As far as I know, there are no other conversation trigger cards like ours, which include carefully researched images from social culture with contextual background information and conversational prompts. Our REAL Communication workshops are unique. Both are based on research evidence. The following research results contribute to our work.
According to research from Washington University in St. Louis and the University of Arizona, outgoing, gregarious people who fill their lives with deep, meaningful conversations are lucky to have one of the keys to a happier life.


People who spend less time alone and more time talking with others have a greater sense of personal well-being, suggests the study, published in the journal of the Association for Psychological Science.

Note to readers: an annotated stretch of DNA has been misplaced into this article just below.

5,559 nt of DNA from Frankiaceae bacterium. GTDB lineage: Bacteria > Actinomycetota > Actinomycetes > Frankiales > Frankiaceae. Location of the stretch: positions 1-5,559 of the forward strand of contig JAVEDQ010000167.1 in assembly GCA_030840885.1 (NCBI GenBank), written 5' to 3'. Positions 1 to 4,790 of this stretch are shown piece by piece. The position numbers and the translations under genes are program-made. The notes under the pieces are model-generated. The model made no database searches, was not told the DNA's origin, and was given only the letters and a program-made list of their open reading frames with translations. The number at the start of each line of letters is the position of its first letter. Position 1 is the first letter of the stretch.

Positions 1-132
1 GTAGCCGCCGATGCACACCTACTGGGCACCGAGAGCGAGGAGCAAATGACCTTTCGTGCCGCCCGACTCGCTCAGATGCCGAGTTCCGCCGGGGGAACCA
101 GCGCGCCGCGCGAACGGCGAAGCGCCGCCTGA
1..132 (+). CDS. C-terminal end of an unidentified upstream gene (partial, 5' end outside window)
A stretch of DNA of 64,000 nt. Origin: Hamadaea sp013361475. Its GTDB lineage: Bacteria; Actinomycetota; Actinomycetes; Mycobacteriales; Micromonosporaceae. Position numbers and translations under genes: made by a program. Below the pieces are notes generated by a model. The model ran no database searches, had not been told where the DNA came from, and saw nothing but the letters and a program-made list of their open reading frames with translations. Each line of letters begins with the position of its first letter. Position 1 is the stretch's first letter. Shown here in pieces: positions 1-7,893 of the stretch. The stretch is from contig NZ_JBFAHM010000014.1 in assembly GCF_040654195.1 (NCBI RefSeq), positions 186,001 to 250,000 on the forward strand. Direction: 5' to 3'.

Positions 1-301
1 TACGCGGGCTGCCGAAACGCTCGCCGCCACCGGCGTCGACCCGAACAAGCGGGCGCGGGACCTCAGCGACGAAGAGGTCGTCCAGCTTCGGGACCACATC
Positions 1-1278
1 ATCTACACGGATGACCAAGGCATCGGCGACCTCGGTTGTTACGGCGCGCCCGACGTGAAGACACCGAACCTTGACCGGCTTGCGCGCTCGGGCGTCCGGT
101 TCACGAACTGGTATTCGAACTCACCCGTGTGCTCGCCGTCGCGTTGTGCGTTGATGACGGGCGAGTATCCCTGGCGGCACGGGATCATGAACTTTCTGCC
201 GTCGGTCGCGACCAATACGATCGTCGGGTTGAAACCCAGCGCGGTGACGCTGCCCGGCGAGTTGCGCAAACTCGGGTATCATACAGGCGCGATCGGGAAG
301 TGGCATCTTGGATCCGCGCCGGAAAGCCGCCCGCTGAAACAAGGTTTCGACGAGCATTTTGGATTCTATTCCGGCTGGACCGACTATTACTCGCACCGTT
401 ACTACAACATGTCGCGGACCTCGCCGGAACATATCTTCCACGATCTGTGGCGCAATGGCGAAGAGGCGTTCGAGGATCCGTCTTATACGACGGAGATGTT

“Having more conversation, no matter how trivial, appears to be associated with a greater sense of happiness among the people in the study,” 

“Having more conversation, no matter how trivial, appears to be associated with a greater sense of happiness among the people in the study,” co-author Simine Vazire, PhD, assistant professor of psychology in Arts & Sciences at Washington University.However, the happiest people were those who often engaged in more meaningful and substantive discussions, as opposed to idle chit-chat and small talk.

Based on the conversation patterns of 79 college-aged men and women was tracked over a four-day period, the study was conducted by Vazire and three colleagues at the University of Arizona.

Using an unobtrusive recording device that participants carried in a pocket or purse, researchers taped 30 seconds of sound every 12.5 minutes, amassing more than 20,000 audio snippets of sound from the daily lives of participants.